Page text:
Bridge Over Flood Waters

Dec. 11, 2006
Siting a residential housing development on a hill above a flood plain can provide beautiful scenery for the residents, but it also can make transportation to and from the development tricky. Robert Hockaday, a Baltimore developer, knew he would have to build a bridge over the Maryland flood plain to provide access to the development. Where other builders had looked at the site and turned it down, Hockaday planned the 468-ft MacPhail Woods Bridge.

Siting a residential housing development on a hill above a flood plain can provide beautiful scenery for the residents, but it also can make transportation to and from the development tricky. Robert Hockaday, a Baltimore developer, knew he would have to build a bridge over the Maryland flood plain to provide access to the development. Where other builders had looked at the site and turned it down, Hockaday planned the 468-ft MacPhail Woods Bridge.

Bel Air, Md., is located in northern Maryland about 25 miles northeast of Baltimore. The small town of 10,000 serves as the county seat for Harford County, one of 23 counties in the state. Aside from having John Wilkes Booth as its most infamous citizen, Bel Air is generally known for being a quaint small town with an inviting, picturesque landscape.

However, like many small towns throughout Maryland, this former horse country is slowly being developed into a residential suburb with a number of condominiums and housing developments in the works. The sheer beauty of the area makes it a developer’s paradise. After all, with a nonexistent crime rate and its “Mayberry-esque” charm, who wouldn’t want to live or retire here? That is just what Hockaday thought. Like most good ideas, however, the thought was a lot easier than the follow-through.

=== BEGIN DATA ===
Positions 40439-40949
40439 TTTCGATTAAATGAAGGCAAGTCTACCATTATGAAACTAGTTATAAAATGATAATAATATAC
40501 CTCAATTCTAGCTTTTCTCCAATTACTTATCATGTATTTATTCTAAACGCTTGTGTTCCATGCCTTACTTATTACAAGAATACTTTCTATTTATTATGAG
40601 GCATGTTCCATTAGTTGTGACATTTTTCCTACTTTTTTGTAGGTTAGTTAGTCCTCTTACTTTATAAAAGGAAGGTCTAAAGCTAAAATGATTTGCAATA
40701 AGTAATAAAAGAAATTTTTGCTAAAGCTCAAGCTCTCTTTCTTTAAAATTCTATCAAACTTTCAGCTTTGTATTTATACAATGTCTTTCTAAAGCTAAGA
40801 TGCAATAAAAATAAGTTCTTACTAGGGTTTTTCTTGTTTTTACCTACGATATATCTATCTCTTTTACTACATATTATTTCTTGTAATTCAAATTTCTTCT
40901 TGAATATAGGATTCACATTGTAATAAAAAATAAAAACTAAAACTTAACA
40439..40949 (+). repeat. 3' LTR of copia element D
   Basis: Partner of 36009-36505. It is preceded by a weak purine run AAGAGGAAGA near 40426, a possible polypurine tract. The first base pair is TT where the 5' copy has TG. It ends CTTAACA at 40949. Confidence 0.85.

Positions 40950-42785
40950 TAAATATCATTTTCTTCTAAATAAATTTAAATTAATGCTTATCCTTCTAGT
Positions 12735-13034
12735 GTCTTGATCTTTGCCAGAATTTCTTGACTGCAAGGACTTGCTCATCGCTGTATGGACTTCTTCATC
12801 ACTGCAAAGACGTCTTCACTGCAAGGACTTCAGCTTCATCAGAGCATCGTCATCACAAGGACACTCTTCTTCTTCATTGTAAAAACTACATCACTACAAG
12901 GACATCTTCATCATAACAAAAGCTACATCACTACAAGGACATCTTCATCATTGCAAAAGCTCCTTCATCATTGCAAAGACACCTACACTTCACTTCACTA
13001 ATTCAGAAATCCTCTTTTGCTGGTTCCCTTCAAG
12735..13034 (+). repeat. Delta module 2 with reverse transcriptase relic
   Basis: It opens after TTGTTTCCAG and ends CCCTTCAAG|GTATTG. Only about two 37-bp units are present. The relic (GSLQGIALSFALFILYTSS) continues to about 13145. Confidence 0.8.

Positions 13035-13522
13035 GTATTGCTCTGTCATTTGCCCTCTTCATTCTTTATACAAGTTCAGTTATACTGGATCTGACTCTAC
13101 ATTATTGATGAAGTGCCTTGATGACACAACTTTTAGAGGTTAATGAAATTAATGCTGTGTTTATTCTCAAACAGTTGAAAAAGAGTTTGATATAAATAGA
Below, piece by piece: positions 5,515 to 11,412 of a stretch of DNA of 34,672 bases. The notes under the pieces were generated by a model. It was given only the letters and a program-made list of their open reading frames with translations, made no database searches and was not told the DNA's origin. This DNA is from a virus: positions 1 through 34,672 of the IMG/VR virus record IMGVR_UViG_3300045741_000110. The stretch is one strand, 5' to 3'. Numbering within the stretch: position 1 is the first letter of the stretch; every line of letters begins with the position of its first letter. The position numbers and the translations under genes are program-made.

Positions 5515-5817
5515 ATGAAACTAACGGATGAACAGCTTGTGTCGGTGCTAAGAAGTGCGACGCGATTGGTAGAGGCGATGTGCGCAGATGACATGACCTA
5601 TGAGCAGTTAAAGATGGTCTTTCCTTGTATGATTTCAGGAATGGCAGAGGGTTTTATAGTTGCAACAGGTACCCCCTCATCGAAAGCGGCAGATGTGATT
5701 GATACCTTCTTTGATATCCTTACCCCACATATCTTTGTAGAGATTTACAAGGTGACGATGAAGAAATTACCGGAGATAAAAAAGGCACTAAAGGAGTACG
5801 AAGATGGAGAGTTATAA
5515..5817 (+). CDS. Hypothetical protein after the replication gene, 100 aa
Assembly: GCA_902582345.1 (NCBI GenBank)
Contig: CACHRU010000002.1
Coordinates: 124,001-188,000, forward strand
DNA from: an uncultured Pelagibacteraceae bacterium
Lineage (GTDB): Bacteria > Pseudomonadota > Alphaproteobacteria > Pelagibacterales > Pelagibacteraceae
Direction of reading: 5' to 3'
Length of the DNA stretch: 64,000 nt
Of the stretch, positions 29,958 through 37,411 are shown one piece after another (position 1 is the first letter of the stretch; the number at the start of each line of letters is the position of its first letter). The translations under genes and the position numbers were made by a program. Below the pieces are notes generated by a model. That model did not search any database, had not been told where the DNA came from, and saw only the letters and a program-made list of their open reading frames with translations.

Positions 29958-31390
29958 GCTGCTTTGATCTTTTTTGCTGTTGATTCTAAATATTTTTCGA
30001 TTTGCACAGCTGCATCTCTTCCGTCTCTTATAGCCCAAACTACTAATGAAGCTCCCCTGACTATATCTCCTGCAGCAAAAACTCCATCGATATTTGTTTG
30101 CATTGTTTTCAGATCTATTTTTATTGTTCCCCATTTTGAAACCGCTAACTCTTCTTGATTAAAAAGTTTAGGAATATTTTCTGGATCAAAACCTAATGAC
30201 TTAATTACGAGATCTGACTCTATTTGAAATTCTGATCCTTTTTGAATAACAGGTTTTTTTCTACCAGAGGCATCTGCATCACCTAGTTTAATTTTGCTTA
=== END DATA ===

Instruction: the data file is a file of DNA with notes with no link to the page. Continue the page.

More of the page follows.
“There were several builders who looked at this property before me and opted out,” said Hockaday. “I don’t give up easily. I have developed numerous sites and I look for tough ones where a niche product can emerge.”

Hockaday planned on building a luxury, active-adult residential community on a 40-acre wooded parcel. Plans were drawn up to build 114 condominiums on the site, which was perched on the side of a hill and offered breathtaking views of the surrounding woodlands. However, accessing the site was a problem. Lying at the base of the hill, between East MacPhail Road and the proposed condominiums, was Bynum Run, a small stream with a large flood plain that is part of a 15,000-acre watershed that empties into Chesapeake Bay.

It was clear that Hockaday had to traverse the flood plain not only for residential access, but also for construction access. The new bridge would be the only way into the site. Like most construction projects, this one had a tight budget. In addition, Hockaday had to wrestle with permitting, project delivery and aesthetic issues as well.

Why timber?

Coming to terms with the most appropriate building material to use to construct this huge structure was the first logical step. In northern Maryland, timber bridges are not very common like they are on the Eastern Shore and Virginia’s Tidewater Country, where the sandy soils are more conducive to driving timber piles and where there is a ready supply of low-cost southern yellow pine. Although conventional steel and concrete bridge designs were considered, they were discounted due to cost and time constraints, aesthetic preferences and perceived permit concerns.

So why consider timber? Many people choose timber for various reasons, chief among them cost, strength, durability, environmental friendliness and aesthetics.

With recent escalations in the cost of steel and concrete, timber bridges are benefiting from increased scrutiny as a design alternative. In addition to the abundant supply of raw material, timber bridges are often quicker to build. Since timber components are smaller in size and lighter in weight than their steel and concrete counterparts, smaller equipment is required to install and service them. Alternative designs for timber bridges, though numerous, benefit from many standardized design and construction techniques, also helping to keep installation costs low.